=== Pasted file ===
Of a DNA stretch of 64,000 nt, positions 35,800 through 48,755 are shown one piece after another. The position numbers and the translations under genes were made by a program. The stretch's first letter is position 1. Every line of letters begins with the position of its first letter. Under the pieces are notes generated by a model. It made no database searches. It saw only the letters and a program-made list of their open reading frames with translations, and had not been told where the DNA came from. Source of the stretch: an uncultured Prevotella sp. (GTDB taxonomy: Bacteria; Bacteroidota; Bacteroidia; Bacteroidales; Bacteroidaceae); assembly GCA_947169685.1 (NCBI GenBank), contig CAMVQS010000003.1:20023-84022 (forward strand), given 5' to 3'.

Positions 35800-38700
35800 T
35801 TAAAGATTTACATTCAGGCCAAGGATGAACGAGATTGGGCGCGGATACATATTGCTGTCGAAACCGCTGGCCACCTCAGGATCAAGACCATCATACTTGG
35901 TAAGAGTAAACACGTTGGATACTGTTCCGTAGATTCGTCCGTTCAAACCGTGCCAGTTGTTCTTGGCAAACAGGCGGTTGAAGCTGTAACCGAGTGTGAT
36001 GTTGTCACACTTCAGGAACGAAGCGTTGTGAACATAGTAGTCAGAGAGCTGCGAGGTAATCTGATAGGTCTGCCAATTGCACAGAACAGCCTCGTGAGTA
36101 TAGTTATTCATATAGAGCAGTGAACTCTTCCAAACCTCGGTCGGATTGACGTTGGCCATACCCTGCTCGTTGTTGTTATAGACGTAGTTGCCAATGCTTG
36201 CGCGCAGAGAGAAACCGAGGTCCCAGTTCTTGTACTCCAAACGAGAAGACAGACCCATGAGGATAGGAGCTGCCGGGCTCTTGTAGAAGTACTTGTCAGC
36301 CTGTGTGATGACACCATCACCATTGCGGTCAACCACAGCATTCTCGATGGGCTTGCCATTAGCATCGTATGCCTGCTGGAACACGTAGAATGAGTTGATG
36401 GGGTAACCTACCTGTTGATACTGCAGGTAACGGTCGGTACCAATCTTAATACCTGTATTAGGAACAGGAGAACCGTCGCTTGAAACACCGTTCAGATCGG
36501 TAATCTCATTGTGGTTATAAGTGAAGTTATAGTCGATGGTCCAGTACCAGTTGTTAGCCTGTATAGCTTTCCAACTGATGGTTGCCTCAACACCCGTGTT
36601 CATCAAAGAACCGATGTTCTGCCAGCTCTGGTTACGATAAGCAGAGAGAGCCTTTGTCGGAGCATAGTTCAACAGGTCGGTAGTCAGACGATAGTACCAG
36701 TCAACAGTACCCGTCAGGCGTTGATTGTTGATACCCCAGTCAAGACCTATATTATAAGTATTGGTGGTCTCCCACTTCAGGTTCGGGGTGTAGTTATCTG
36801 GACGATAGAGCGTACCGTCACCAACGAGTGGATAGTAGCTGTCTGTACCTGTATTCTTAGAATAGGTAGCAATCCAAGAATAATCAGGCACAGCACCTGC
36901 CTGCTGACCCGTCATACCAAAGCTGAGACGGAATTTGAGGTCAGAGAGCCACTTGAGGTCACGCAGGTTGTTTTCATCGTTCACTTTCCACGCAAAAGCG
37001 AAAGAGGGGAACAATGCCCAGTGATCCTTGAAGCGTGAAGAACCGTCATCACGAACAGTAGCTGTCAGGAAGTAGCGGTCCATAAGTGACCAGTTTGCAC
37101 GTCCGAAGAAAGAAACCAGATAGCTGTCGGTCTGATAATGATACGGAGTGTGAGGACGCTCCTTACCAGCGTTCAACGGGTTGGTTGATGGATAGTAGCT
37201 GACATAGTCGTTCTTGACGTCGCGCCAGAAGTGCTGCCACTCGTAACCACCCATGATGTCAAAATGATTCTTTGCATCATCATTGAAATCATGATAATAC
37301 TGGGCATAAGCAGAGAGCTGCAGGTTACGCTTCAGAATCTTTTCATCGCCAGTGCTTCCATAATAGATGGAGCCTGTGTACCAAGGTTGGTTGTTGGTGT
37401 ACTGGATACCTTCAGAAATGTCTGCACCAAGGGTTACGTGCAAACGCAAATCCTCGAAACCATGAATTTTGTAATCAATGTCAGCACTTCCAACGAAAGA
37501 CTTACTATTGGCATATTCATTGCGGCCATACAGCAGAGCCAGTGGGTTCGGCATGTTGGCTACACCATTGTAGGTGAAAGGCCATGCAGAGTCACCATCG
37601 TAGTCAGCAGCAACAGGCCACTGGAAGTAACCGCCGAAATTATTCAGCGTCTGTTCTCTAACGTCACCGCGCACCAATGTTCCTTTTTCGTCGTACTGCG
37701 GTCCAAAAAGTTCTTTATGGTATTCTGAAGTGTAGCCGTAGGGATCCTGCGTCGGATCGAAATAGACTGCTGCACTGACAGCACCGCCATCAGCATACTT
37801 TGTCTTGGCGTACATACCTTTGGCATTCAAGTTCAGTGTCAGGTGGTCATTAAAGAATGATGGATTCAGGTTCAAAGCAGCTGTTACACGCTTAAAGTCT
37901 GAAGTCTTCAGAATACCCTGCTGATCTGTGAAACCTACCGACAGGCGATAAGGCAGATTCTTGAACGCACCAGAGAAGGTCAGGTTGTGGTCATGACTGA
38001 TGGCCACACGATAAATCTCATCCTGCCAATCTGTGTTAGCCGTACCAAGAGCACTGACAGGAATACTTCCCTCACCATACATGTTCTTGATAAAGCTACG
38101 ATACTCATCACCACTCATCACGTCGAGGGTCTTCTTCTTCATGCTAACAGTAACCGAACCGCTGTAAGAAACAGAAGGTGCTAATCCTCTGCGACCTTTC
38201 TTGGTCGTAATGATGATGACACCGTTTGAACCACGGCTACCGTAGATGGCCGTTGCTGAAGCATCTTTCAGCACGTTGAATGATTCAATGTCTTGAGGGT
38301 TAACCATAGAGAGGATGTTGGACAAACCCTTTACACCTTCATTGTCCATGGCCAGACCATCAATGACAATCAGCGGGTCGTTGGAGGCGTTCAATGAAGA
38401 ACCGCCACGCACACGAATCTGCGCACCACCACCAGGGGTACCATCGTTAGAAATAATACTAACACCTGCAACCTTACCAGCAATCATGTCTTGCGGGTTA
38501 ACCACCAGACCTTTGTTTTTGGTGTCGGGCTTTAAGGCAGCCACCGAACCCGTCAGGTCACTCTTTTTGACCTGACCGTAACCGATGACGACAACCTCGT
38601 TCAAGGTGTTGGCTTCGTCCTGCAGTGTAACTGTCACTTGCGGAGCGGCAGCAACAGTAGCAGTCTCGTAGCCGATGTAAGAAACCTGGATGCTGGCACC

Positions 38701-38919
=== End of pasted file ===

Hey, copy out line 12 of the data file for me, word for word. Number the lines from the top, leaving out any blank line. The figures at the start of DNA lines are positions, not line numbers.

36601 CATCAAAGAACCGATGTTCTGCCAGCTCTGGTTACGATAAGCAGAGAGAGCCTTTGTCGGAGCATAGTTCAACAGGTCGGTAGTCAGACGATAGTACCAG